Robot printed steel bridge reaches completion

Hester Duijndam, Arup Hester Duijndam Europe Press Office, Netherlands
22 October 2018

Amsterdam’s robot printed steel bridge has been completed, and will be on display in Eindhoven as part of Dutch Design Week (DDW) until October 28th.

The award-winning 3D printed pedestrian bridge, designed by Joris Laarman Lab with Arup as lead engineering partner, is expected to be installed in the heart of Amsterdam’s red light district towards the middle of next year. 

The unique bridge will also act as a ‘living laboratory’ for data scientists. The bridge has been fitted with an innovate sensor network by Autodesk, Force Technology, Imperial College London, Lenovo & HBM to obtain data regarding traffic, structural integrity, and collect readings on its surrounds, neighbourhood and environment. During DDW, visitors are invited to walk over the bridge to generate the first data set. 

Data from the bridge will be used by partners like The Alan Turing Institute, the UK’s national institute for data science and artificial intelligence, along with Autodesk to build a digital twin model, using advanced data analysis to monitor its performance in real-time.

The ongoing work on the 3D printed bridge will contribute to the future of safe, efficient and data-driven engineering, by monitoring the structure as thousands of people and bicycles traverse the bridge hourly. 

Arup, the project’s lead engineer, and researchers from The Alan Turing’s Data Centric Engineering Programme - a consortium of researchers from Imperial College London and the University of Cambridge - performed a successful load test of 10+ tonnes in September. Comparisons between computer models predictions that the team developed and the results from this test will be made to demonstrate the load carrying capacity of the bridge and provide invaluable structural performance data.

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Smart bridge will collect data

A consortium of mathematicians from The Alan Turing Institute have teamed up with MX3D to deploy a smart sensor network to develop a new data centric engineering approach for 3D printed structures. Arup, Imperial College, Autodesk and Force Technologies are actively involved in the design, install and use of the sensors network.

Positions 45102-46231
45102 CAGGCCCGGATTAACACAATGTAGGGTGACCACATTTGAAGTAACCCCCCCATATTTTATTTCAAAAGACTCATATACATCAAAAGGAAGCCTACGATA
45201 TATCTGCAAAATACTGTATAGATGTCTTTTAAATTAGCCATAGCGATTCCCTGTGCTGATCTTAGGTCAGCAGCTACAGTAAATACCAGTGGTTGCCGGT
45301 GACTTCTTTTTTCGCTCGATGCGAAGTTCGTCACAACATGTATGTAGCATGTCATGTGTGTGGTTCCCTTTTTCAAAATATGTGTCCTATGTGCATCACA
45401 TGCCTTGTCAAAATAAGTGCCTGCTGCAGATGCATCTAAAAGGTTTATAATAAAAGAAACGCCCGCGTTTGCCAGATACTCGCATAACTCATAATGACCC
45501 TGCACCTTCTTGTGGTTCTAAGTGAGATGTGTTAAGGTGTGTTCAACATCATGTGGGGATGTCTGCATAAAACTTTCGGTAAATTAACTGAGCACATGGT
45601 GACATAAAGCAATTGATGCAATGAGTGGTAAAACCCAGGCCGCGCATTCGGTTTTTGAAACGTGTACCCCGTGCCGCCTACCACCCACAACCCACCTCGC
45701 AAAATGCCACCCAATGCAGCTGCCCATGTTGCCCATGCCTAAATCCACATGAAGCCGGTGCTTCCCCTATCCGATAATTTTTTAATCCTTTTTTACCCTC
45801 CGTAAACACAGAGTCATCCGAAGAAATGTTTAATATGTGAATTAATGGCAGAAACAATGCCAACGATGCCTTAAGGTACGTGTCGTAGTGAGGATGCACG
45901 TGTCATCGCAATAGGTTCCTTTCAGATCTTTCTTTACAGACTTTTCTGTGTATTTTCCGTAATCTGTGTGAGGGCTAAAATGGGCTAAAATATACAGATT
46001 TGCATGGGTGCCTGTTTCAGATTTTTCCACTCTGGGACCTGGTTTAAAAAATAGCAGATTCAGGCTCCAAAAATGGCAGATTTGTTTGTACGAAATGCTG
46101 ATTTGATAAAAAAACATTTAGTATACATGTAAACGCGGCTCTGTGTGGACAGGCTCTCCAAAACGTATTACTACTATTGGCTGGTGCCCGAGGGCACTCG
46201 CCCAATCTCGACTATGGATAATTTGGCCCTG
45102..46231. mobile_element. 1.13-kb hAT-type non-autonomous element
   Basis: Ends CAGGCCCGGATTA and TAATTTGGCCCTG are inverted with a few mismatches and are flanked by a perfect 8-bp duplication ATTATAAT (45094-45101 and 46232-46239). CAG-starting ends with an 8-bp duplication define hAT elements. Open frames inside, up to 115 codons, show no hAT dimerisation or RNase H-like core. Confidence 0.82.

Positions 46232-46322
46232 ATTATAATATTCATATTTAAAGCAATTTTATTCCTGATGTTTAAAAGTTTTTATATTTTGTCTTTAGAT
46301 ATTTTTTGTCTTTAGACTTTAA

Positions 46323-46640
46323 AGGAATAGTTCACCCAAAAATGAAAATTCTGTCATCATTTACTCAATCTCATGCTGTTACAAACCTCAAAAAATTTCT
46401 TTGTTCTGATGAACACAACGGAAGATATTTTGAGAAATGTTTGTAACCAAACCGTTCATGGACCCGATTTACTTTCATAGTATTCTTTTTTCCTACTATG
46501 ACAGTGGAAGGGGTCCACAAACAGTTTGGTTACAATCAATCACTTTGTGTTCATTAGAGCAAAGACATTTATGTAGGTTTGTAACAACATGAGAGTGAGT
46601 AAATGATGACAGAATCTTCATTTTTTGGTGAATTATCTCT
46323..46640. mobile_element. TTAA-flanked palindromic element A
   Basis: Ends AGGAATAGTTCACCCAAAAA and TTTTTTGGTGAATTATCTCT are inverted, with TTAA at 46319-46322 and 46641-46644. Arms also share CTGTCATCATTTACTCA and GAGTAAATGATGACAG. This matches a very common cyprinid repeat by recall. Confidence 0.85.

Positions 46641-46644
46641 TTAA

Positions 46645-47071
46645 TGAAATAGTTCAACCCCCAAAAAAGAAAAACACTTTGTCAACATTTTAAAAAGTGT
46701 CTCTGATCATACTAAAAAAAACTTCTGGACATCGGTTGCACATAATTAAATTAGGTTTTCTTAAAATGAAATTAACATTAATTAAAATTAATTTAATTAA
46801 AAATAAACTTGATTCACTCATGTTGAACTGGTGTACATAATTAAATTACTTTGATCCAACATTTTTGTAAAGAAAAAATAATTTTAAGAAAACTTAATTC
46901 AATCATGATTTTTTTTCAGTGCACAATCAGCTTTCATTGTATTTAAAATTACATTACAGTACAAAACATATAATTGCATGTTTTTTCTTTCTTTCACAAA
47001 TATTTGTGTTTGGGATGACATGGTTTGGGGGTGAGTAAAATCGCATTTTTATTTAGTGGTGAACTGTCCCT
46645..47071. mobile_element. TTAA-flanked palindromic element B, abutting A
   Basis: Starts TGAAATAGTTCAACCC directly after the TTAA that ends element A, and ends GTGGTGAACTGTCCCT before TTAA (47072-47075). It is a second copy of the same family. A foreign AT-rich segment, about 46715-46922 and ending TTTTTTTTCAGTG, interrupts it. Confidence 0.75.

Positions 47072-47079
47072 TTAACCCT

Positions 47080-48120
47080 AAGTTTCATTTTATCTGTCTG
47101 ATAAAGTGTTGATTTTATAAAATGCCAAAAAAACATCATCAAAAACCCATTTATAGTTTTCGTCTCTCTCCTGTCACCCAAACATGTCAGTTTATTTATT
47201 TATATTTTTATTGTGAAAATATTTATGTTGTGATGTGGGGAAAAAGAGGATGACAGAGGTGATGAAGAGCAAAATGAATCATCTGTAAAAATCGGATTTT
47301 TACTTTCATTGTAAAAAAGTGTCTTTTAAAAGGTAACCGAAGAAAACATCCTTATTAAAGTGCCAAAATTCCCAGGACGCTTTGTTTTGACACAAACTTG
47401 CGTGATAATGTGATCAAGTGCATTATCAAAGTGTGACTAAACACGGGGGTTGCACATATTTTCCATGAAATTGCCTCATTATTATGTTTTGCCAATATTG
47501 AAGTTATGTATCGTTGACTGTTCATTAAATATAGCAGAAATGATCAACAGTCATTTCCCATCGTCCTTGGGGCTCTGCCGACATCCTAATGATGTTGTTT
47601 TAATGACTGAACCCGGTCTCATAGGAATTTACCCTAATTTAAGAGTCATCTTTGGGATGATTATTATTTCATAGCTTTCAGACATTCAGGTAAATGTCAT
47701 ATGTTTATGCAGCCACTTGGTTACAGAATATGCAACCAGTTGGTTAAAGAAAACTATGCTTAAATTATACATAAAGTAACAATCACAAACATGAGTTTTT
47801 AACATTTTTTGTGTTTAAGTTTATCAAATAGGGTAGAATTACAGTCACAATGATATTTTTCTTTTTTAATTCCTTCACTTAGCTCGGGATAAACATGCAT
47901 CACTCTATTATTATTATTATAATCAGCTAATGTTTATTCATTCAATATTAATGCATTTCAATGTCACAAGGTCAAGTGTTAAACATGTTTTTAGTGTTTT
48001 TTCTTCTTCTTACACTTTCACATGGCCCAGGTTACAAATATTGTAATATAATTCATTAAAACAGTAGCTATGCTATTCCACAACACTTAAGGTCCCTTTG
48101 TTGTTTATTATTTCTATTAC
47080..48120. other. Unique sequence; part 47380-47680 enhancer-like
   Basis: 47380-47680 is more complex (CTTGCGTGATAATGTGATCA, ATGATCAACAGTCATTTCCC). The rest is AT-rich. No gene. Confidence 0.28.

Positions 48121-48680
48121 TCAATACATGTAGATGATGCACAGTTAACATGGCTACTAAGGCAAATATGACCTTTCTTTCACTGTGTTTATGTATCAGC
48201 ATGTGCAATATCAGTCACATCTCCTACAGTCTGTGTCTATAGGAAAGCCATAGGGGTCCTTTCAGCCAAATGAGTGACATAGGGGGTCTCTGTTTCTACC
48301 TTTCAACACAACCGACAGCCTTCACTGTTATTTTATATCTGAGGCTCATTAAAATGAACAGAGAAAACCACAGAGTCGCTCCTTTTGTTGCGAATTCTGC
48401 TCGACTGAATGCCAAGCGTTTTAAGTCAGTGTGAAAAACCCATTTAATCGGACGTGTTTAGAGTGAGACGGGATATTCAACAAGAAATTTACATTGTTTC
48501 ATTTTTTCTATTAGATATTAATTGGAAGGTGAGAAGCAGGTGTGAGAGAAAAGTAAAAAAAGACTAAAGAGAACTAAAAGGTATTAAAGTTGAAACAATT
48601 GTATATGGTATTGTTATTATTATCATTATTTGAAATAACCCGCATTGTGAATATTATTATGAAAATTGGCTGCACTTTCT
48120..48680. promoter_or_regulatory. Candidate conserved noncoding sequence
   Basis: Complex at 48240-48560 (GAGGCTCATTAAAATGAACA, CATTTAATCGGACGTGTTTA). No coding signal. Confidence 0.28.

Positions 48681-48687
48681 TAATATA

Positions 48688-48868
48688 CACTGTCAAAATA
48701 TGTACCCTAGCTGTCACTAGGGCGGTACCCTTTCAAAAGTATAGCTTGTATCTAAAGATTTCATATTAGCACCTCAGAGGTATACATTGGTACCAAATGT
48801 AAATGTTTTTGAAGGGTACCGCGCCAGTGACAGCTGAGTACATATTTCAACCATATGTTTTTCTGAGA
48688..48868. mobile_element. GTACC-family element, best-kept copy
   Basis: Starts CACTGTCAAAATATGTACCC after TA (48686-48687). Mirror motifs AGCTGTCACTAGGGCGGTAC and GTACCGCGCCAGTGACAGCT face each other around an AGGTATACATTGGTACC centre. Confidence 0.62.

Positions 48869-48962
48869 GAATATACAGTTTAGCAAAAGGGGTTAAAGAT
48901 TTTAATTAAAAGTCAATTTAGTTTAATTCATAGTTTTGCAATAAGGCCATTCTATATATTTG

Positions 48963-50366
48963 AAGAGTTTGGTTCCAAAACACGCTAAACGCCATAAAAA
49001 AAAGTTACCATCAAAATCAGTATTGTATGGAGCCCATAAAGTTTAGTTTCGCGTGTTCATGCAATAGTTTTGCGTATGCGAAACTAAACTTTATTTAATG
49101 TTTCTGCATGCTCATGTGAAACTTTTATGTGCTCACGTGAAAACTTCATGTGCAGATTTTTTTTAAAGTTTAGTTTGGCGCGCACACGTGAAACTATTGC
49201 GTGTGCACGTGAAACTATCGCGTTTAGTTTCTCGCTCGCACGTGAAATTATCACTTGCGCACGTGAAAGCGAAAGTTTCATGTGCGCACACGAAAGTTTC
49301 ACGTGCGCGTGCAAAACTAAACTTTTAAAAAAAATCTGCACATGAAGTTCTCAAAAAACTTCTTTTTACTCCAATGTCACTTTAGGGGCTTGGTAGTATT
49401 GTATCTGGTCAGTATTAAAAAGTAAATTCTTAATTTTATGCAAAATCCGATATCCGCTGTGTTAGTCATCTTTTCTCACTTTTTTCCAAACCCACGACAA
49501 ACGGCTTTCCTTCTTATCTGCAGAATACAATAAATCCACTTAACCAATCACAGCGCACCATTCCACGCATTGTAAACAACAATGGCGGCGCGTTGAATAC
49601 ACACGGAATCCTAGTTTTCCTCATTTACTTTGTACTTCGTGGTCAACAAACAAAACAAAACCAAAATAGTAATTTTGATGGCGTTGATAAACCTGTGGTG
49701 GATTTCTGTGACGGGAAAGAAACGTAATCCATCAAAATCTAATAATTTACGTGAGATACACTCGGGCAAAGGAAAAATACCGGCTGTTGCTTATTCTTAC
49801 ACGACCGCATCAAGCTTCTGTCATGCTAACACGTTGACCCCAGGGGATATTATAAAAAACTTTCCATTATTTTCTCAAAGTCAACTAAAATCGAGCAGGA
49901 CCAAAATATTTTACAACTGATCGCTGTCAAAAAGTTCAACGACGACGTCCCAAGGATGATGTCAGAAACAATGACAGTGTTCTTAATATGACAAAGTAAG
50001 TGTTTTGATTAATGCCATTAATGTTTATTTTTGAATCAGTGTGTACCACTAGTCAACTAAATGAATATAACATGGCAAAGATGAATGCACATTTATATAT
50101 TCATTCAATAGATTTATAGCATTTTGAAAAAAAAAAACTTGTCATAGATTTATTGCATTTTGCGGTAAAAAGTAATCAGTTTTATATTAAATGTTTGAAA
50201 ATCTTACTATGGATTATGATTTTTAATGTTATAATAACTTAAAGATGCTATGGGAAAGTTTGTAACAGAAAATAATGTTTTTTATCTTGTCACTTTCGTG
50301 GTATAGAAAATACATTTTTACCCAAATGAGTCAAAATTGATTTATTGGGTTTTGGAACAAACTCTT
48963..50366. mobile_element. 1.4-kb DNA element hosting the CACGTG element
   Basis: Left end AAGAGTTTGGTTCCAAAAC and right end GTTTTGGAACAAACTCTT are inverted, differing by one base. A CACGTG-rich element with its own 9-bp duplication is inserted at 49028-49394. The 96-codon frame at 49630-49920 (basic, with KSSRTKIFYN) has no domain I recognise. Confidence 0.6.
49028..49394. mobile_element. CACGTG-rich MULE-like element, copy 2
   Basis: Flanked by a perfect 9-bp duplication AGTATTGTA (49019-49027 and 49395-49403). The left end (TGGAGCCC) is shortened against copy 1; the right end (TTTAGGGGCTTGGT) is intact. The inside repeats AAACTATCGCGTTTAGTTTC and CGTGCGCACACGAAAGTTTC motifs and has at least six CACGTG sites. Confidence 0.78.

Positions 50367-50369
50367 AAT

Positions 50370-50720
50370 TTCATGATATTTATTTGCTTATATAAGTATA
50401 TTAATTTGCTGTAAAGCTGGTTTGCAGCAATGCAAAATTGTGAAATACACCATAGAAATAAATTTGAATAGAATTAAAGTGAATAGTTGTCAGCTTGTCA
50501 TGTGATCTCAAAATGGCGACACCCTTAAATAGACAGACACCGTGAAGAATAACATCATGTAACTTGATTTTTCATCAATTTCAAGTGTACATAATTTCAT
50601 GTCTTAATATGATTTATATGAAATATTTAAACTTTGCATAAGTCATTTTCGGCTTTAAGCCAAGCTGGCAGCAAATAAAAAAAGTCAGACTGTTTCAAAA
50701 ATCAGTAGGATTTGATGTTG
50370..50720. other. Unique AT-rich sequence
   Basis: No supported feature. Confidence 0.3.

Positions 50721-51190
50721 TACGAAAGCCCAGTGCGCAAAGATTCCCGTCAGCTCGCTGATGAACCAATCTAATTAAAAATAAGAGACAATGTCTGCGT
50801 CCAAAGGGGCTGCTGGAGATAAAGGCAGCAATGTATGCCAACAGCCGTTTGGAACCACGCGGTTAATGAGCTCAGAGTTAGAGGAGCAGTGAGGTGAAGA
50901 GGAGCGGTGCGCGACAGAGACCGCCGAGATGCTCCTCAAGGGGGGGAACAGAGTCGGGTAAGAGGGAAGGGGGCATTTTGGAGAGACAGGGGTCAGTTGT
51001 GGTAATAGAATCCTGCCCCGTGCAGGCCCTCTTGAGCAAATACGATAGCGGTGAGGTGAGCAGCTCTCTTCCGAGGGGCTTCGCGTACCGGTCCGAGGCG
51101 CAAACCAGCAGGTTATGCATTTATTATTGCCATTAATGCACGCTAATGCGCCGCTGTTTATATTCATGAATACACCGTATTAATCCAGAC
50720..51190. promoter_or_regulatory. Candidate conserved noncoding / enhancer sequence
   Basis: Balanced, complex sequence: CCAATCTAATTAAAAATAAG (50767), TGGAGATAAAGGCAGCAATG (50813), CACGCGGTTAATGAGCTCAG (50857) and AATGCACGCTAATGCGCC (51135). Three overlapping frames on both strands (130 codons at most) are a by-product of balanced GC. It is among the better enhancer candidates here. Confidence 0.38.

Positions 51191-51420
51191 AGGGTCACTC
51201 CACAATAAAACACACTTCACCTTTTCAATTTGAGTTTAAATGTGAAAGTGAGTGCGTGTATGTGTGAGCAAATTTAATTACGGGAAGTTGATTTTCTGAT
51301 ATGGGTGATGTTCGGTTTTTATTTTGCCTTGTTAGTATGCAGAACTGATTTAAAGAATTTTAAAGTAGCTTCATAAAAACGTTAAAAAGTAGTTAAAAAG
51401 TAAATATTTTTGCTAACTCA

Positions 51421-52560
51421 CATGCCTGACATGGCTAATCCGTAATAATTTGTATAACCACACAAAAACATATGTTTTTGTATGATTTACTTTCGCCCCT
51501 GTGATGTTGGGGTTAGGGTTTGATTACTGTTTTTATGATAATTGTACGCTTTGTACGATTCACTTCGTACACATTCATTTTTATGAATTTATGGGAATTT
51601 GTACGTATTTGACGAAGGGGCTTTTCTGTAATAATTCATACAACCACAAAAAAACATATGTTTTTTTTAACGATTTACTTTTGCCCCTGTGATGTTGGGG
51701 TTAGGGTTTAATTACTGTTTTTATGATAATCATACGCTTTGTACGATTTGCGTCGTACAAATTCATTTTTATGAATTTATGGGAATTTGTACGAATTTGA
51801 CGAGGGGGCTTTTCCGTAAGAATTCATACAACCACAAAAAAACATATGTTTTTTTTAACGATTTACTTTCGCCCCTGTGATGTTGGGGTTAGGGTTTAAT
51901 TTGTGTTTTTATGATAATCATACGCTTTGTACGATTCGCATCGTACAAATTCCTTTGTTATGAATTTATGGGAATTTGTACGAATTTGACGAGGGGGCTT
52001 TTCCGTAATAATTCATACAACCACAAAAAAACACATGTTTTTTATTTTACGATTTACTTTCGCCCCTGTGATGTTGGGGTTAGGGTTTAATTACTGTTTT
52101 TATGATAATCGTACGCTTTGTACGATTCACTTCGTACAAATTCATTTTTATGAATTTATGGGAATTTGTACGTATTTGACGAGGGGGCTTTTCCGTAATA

The sensors will collect structural measurements such as strain, rotation, load, displacement and vibration, and will measure environmental factors such as air quality and temperature, enabling engineers to measure the bridge’s health in real time and monitor how it changes over its lifespan. This data will also allow them to ‘teach’ the bridge to understand what is happening on it, how many people are crossing it and how quickly.

The data from the sensors will be used as input for a ‘digital twin’ of the bridge, a living computer model that will reflect the physical bridge with growing accuracy in real time as the data comes in. The performance and behaviour of the physical bridge can be tested against its digital twin, which will provide valuable insights to inform designs for future 3D printed metallic structures and ensures it is safe for pedestrians under all conditions.

Collaboration key to success

To make this project come to life, MX3D has set up an innovative collaboration between a large group of partners: Autodesk, ArcelorMittal, Arup, Force Technology, Imperial College London, Air Liquide, ABB Robotics, Heijmans, Lenovo and Lloyds Register Foundation. The public partners are TU Delft, AMS Institute (Amsterdam Institute for Advanced Metropolitan Studies) and the Municipality of Amsterdam. Sponsors are STV, Oerlikon, FARO and Plymovent. The Visitor Center is supported by the Dutch VSB Fund.

Earlier this year, the bridge won the European Commission’s prestigious STARTS Prize 2018, which champions digital transformation projects that have the potential to contribute to economic and social innovation. The project has also received a Dutch Design Award and a 3D Printing Challenge award.

MX3D Bridge MX3D Bridge

MX3D’s Visitor Center is currently open, offering a great opportunity for professionals and the curious to see the printing process. Further information regarding opening times as well as support for large groups can be found on MX3D’s website